However, several questions remain. 

    First, is the superior efficacy of obinutuzumab limited to indolent B-cell malignancy subtypes? 

    Similar to the GALLIUM study, Goede and colleagues showed obinutuzumab in combination with chlorambucil chemotherapy resulted in superior PFS compared with rituximab plus chlorambucil among older or frail patients with chronic lymphocytic leukemia. On the other hand, Vitolo and colleagues of the GOYA trial found no difference in survival or response rates when comparing obinutuzumab-CHOP and rituximab-CHOP for the upfront treatment of diffuse large B-cell lymphoma.

    Another question is whether the prolonged PFS related to more intense dosing of obinutuzumab compared with rituximab rather than increased activity. Although rituximab has been available for nearly 2 decades now, its optimal dosing remains unclear, especially in elderly male patients or patients with a high metabolic tumor volume.

    Third, is the benefit limited to patients who undergo maintenance therapy? Response rates after induction therapy appeared comparable between both groups, and not every patient will undergo maintenance therapy after induction for follicular lymphoma. An OS benefit did not occur; however, this might be an elusive endpoint in follicular lymphoma given its natural history and availability of effective salvage regimens.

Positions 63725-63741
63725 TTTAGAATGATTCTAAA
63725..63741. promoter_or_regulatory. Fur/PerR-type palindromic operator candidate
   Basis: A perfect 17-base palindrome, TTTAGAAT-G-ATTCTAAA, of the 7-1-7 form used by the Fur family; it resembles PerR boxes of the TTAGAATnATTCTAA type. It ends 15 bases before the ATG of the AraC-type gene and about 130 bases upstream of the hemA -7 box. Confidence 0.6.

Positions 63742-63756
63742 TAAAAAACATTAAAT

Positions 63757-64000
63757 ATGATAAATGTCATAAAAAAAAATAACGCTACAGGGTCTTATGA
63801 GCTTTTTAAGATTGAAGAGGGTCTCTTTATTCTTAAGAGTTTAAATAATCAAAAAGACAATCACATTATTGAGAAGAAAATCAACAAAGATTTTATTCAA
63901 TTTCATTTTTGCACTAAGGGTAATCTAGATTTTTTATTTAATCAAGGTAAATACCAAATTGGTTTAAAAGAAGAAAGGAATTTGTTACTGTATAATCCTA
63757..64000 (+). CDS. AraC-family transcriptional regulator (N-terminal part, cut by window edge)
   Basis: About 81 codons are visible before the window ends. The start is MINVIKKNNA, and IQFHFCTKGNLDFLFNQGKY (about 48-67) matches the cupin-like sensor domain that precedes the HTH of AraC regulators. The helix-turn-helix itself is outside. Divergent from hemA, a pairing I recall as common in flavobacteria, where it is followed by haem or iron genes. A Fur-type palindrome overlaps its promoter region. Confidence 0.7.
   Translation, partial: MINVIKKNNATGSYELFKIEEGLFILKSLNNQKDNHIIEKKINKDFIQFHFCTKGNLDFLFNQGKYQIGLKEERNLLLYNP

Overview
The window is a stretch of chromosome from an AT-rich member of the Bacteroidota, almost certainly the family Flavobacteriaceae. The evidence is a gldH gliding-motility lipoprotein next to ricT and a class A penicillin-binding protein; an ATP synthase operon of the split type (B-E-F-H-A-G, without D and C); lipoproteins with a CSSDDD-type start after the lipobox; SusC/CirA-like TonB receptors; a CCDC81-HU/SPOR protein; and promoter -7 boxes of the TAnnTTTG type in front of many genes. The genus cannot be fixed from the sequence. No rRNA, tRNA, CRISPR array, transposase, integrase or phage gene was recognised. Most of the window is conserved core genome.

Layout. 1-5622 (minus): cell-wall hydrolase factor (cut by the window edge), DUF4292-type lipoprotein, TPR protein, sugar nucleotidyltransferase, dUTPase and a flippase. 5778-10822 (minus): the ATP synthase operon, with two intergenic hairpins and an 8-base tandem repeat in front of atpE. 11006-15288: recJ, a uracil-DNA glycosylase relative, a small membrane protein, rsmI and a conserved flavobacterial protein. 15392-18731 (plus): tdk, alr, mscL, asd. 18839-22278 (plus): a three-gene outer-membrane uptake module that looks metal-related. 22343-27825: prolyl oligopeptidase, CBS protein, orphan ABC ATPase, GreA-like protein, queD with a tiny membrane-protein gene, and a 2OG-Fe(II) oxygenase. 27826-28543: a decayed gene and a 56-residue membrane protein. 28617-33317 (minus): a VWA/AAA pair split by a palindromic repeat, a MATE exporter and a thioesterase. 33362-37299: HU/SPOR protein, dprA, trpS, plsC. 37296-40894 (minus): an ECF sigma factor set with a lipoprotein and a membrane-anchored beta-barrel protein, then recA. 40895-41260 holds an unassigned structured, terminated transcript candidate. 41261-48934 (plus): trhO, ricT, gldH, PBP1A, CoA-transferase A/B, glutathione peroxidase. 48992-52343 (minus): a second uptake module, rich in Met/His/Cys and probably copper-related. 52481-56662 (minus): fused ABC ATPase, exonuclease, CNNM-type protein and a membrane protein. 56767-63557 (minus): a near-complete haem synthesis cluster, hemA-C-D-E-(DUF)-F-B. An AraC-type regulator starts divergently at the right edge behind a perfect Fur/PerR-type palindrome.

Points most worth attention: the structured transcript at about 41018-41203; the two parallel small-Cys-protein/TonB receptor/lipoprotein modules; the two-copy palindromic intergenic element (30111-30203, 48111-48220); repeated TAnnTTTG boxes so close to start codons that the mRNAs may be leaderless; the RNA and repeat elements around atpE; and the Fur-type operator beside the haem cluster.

Lastly, does the choice of the chemotherapy backbone matter? Although this trial was not designed to compare chemotherapy backbones, it was notable that a high rate of infections occurred in the bendamustine group compared with CHOP and cyclophosphamide, vincristine and prednisone, mainly during the maintenance (16.7% vs. 12.8%) and follow-up (9.3% vs. 2.3%) phases. Similarly, a 5.2% incidence of second malignancies occurred in the follow-up phase for patients treated with obinutuzumab-bendamustine vs. 0.8% with rituximab-bendamustine.

    Obinutuzumab-chemotherapy followed by maintenance offers a 7% PFS benefit at 3 years compared with rituximab-chemotherapy plus maintenance. Although the study supports the use of obinutuzumab-chemotherapy plus maintenance for the front-line therapy of follicular lymphoma, the regimen is also associated with more toxicities. These can be seen even after the treatment has been completed, especially if bendamustine is the chemotherapy backbone.

    References:

    Goede V, et al. N Engl J Med. 2014;doi:10.1056/NEJMoa1313984.

    Pfreundschuh M, et al. Blood. 2014;doi:10.1182/blood-2013-07-517037.

    Tout M, et al. Blood. 2017;doi:10.1182/blood-2016-10-744292.

    Vitolo U, et al. J Clin Oncol. 2017;doi:10.1200/JCO.2017.73.3402.

    Stefan K. Barta, MD

    Fox Chase Cancer Center

    Disclosure: Barta reports no relevant financial disclosures.